Yoga improved quality of life and physiological changes following radiotherapy compared to simple stretching exercises or nothing, a study found.
Patients with stages 0 to III breast cancer were randomly assigned, 53 to yoga or 56 to stretching, for up to 3 60-minute sessions each week for 6 weeks during radiotherapy. Another 54 patients were assigned to a waitlist. Yoga included preparatory warm-up synchronized with breathing, selected postures, deep relaxation, alternate-nostril breathing, and meditation. Stretching included exercises recommended specifically for women undergoing or recovering from breast cancer treatment: standing, lying down, and sitting positions that approximated the gross movements of the yoga exercises.
Patients self-reported measures of quality of life; levels of fatigue, depression and sleep quality; and offered 5 saliva samples per day for 3 consecutive days at baseline, end of treatment, and 1, 3, and 6 months later to assess diurnal cortisol rhythm.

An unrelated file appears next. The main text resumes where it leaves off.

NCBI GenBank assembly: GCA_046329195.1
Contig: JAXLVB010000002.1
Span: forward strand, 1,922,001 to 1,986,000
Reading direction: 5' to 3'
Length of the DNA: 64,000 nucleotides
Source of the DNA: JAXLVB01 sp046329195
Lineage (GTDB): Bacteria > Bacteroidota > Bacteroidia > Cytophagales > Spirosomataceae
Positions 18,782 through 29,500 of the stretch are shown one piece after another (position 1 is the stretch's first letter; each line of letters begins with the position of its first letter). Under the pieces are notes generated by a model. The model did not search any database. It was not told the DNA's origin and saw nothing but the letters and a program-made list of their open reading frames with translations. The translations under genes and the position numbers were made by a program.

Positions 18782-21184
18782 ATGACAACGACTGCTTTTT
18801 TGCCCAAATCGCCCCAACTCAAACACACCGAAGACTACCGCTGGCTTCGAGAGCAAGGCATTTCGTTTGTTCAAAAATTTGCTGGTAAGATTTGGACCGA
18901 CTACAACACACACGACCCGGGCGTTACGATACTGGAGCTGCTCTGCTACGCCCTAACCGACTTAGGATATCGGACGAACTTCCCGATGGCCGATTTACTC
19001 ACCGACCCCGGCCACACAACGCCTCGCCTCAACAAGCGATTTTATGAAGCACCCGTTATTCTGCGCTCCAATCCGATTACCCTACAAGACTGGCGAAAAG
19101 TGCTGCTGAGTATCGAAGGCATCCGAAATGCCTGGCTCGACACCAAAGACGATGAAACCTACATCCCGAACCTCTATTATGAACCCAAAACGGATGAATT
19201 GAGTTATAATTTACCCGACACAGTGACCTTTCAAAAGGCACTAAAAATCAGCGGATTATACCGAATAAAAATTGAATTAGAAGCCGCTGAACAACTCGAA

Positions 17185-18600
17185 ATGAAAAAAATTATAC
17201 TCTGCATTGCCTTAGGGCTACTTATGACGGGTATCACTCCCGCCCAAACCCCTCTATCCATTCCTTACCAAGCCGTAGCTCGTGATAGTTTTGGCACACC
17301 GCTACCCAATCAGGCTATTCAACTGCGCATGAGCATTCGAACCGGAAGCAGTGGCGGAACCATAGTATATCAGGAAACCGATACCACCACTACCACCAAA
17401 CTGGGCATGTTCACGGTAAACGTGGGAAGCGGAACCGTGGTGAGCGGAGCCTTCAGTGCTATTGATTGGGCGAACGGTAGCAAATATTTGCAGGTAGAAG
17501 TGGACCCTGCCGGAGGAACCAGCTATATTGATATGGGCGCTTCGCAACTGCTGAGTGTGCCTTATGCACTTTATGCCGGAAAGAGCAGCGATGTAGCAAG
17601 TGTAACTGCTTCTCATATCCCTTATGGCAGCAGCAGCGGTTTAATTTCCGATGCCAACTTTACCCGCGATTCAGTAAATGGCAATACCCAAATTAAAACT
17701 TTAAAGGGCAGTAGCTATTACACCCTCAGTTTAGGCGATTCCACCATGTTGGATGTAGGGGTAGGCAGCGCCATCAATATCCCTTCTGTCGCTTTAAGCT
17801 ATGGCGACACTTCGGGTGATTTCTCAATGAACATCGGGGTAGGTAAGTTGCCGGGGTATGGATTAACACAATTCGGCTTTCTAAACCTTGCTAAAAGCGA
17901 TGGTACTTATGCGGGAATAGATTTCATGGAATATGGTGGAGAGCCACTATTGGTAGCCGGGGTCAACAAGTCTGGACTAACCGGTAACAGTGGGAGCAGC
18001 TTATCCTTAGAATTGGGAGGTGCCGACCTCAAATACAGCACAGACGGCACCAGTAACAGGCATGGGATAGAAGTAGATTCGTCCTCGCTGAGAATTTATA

Results appeared in the Journal of Clinical Oncology.
The yoga group had significantly greater increases in physical function compared with the waitlist group at 1 and 3 months after radiotherapy. At 1, 3, and 6 months, the yoga group had greater increases in physical functioning compared with both stretching and waitlist groups. By the end of radiotherapy, compared to the waitlisted patients, the yoga and stretching groups also had less fatigue.
There were no group differences for mental health and sleep quality, and the cortisol slope was steepest for the yoga group compared with the stretching and waitlist groups at 1 month after radiotherapy.
Authors wrote, “Although physical therapy is a reimbursable expense in the United States and will likely help patients recover faster, expanding to include services such as (yoga) should be considered.”